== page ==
Men now wearing make-up, thanks to K-pop

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The rise of K-pop has driven the use of make-up products among men, says industry experts and make-up stylists. And no, they are “straight” men. 

A men’s grooming store in Singapore, WhatHeWants has seen a rapid rise in sales in the last three years.

Last year alone, the men’s grooming store has seen a rise of 20 percent from its make-up sales, which is 10 percent of its total sales, a rise of 3 percent from the previous year.

The store’s general manager, Mr. Tan Seng Hwee said that “K-pop is everywhere,” including on the Internet, TV and magazines.

“With such media influence, many guys do want to look like K-pop stars.

“They are looking for quick and easy ways to achieve instant results for flawless skin, and using men’s make-up products can achieve this.”

WhatHeWants’ most popular make-up products among men were concealer, foundation and eyebrow mascara.

According to cosmetic store M.A.C, senior artist Beno Lim says that for every 10 customers, two or three are now men. Just five years ago, there were hardly any.

“This trend is likely to continue in the coming years,” he adds. “The influence of Korean and Japanese music and movies is really great.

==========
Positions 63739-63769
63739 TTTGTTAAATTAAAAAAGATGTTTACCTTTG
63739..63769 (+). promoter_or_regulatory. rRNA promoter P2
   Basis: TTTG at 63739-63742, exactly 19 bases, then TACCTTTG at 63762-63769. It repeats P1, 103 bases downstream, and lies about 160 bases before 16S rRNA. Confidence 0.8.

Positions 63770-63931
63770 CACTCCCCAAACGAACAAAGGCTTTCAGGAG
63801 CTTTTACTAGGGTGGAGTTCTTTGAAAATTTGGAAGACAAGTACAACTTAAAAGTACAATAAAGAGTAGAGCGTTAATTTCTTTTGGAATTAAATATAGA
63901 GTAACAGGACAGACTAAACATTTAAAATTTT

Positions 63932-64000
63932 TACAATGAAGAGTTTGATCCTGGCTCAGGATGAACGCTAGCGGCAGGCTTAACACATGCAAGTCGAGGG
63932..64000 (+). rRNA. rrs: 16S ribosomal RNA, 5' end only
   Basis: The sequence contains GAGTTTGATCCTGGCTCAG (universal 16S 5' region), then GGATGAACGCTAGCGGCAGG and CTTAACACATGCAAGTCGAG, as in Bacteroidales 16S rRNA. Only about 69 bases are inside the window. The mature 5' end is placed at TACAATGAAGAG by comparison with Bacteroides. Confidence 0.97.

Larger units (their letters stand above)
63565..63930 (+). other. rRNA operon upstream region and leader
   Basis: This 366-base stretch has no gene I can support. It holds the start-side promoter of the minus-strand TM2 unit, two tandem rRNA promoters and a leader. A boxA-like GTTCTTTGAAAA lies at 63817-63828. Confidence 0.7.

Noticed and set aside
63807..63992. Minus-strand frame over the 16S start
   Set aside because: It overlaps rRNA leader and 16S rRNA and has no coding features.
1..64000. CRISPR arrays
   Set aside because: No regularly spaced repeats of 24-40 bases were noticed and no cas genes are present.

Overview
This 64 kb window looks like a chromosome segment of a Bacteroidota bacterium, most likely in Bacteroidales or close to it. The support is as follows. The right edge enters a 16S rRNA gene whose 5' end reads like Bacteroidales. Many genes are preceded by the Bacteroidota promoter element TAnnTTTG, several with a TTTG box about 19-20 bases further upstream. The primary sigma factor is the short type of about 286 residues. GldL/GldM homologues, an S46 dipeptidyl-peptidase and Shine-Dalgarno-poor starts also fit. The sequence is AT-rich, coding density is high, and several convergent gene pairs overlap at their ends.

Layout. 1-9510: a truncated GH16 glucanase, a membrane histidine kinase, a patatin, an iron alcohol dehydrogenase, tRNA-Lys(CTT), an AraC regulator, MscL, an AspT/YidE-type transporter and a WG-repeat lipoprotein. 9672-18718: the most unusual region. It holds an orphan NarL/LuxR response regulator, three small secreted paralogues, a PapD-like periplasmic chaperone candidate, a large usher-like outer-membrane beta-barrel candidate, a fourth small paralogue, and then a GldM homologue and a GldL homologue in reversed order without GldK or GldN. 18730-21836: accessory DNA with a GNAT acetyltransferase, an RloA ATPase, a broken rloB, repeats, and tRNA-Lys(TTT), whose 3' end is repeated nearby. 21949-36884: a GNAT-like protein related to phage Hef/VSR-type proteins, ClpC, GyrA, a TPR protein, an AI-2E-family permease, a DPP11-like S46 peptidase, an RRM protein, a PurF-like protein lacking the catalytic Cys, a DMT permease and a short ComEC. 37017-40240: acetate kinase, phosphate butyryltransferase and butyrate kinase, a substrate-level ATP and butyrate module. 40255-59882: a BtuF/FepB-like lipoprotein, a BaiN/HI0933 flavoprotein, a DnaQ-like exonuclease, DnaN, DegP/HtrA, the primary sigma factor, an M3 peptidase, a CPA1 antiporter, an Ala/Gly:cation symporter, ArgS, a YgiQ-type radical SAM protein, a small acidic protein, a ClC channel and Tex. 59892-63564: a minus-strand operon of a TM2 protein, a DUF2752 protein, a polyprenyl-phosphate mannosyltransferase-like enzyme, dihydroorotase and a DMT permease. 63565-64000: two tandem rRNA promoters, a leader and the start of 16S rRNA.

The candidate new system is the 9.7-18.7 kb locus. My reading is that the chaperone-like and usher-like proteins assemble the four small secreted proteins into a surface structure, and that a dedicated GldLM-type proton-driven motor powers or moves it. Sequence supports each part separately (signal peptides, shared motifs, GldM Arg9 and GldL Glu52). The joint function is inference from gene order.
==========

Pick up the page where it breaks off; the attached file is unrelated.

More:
“Looking good doesn’t just apply to the women any more.”

These were not the only industry experts who have noticed the growing trend among men. Make-up veterans Andy lee and Ivy Chen also credited K-pop for the growing use of male make-up products.

Andy Lee, who has been in the make-up industry for over 25 years, said, “K-pop stars are stylish, flamboyant and have flawless skin. Who doesn’t want to look like them?”

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The veteran also noted that social attitudes towards men wearing make-up were changing.

Ivy Chen said that young teenagers liked to copy their male idols and that it wasn’t “sissy” to put on make up. Chen also said that there was less of a social stigma against male make up nowadays.

“Young men are also paying more attention to grooming and don’t think it’s ‘sissy’ to put on make-up,” she said.

Charles Loo, a 23 year-old student in Singapore, said that he first started using make-up last year, after he was first introduced to K-pop three years ago.

The student, said make-up made him feel “confident,” and that he tried to recreate the funky hairstyles and polished looks in K-pop.

Loo’s five minute daily routine consists of eyeliner, concealers and contouring powder, which he buys from The Face Shop and Too Faced.

Charles Loo, who uses make-up daily, says his inspiration is 2PM’s Nichkhun. Image: The Straits Time

His inspiration is K-popster Nichkhun Horvejkul from 2PM, whom he says looks “suave and macho.”

Charles Lee said that he family said his complexion looked “better,” and when he uploaded photos online, his friends say that he looks “handsome” and “beautiful.”

“The compliments encourage me,” he says.

But there are also friends who find make-up for men “gay,” though he denies that he is. He says make-up also helps him with women.

Read the full article at The Straits Time.



Has time changed? Is it acceptable now for men to wear make-up? And men, would you ever wear make-up? Let us know in the comments.


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